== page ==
Tuesday marks the International Day of the Girl, a U.N. campaign that supports the rights of girls worldwide. As #DayoftheGirl trends on Twitter, here’s some facts about this year’s event:
The 2016 theme focuses on measuring progress
The day has been celebrated on Oct. 11 since 2011 and recognizes the unique challenges girls face around the world. This year’s theme is “Girls’ Progress = Goals’ Progress: What Counts for Girls,” and highlights the role of data in contributing to the U.N.’s Sustainable Development Goal 5, which is to achieve gender equality and empower all women and girls by 2030.
New data shows there’s still more work to do
Research on the role of girls across the world was released this week to coincide with the International Day of the Girl. UNICEF reported that girls ages 5 to 14 around the world spend about 550 million hours each day on household chores, 160 million more hours than boys their age spend. And a new report from Save the Children estimated that one girl under the age of 15 is married every 7 seconds.
But there has been progress, too. U.N. Goodwill Ambassador Emma Watson visited Malawi on Monday to celebrate the achievements of the country in implementing a law passed last year raising the minimum marriage age to 18. According to U.N. Women, Malawi has one of the highest child marriage rates in the world, but the organization has worked with partners and tribal chiefs to implement the new law at a local level. “It’s so encouraging to see how such a harmful practice can be stopped when communities work together to pass laws, and then turn those laws into reality,” Watson said.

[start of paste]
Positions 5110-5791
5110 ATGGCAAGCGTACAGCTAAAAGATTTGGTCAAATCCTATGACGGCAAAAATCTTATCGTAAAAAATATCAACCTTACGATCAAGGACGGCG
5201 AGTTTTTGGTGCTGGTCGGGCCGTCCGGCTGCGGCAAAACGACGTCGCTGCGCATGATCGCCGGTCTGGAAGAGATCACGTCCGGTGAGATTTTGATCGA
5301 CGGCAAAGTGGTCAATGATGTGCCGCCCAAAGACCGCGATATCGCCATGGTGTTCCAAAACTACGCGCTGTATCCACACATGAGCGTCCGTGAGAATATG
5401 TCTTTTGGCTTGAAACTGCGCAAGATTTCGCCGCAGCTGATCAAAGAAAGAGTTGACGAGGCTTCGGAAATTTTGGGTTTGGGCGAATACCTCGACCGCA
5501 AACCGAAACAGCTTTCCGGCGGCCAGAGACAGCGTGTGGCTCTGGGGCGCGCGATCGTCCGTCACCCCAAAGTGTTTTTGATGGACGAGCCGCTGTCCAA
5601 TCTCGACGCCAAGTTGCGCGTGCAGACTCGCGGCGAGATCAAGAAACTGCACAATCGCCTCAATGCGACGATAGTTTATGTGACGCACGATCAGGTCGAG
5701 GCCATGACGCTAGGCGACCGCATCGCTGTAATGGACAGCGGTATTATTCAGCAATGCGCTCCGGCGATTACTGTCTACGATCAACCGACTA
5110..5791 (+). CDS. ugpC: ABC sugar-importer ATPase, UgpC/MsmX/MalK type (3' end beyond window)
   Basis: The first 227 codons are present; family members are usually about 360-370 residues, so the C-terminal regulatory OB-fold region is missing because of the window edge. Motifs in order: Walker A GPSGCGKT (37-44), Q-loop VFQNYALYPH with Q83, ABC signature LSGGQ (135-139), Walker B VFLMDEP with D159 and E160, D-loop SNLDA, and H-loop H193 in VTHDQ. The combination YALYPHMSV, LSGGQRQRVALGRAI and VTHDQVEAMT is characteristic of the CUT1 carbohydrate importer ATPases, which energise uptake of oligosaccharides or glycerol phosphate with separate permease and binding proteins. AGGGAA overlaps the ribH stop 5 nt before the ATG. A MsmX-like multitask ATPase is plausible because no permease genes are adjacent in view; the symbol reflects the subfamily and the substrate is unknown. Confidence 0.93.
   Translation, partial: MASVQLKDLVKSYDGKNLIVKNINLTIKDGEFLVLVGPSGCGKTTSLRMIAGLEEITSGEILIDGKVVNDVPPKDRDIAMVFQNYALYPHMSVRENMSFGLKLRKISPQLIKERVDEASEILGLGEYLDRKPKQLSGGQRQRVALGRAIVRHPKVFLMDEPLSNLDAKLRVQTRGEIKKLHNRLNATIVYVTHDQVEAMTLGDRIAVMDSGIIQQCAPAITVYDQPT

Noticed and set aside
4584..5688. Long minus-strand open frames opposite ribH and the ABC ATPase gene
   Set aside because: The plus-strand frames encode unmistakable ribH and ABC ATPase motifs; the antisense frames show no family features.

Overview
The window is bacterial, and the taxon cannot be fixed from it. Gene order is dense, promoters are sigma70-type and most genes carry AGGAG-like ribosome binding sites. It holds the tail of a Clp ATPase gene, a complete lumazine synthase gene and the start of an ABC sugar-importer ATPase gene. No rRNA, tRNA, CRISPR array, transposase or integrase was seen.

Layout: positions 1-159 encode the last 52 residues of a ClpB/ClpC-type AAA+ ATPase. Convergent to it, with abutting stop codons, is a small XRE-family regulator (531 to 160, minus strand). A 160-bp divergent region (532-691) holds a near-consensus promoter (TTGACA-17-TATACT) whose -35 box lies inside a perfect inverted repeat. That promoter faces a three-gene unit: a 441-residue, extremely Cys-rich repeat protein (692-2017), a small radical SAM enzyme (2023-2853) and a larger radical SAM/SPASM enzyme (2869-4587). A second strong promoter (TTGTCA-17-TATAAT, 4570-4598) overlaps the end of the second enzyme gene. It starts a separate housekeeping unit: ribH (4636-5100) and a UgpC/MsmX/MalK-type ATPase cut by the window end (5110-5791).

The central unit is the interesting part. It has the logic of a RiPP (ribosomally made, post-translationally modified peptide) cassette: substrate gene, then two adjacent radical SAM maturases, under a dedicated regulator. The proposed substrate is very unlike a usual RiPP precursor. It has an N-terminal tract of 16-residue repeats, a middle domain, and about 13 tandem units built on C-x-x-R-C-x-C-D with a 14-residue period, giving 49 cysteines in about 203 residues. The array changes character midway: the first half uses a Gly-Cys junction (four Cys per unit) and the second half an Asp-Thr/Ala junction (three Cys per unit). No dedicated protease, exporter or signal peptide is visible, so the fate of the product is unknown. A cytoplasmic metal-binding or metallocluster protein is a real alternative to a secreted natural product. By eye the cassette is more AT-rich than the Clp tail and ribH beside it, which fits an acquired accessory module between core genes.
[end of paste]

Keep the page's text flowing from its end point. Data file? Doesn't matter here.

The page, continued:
Girls are marking the day by taking over
The day is also being celebrated with a historic #GirlsTakeover, in which more than 250 girls will step into the shoes of leaders in politics, economics and society across 50 countries. The initiative, which aims to place girls in positions of power and influence where they are rarely seen and heard, will put girls in charge at Nickelodeon and MSNBC in the U.S., and in Canada, the Minister of the Status of Women will be replaced by a girl for a day. The President of Nepal and the Director General of the U.N.’s Geneva Office will also have their roles assumed by girls.
The global action is being staged as part of child rights organization Plan International’s Because I am a Girl movement. “There is no country in the world where girls experience true gender equality,” said Anne-Birgitte Albrectsen, CEO of Plan International. “The takeover is a great statement of girls’ power and their ability to change the world. It also serves as a reminder to governments how millions of girls are held back and denied an equal chance in life just because they are girls.”
New short films celebrate the potential of girls
The organization also commissioned a series of award-winning filmmakers to produce short animations based around the theme of the day. New York City-based filmmaker Leah Shore produced the following film to celebrate what girls are capable of achieving.
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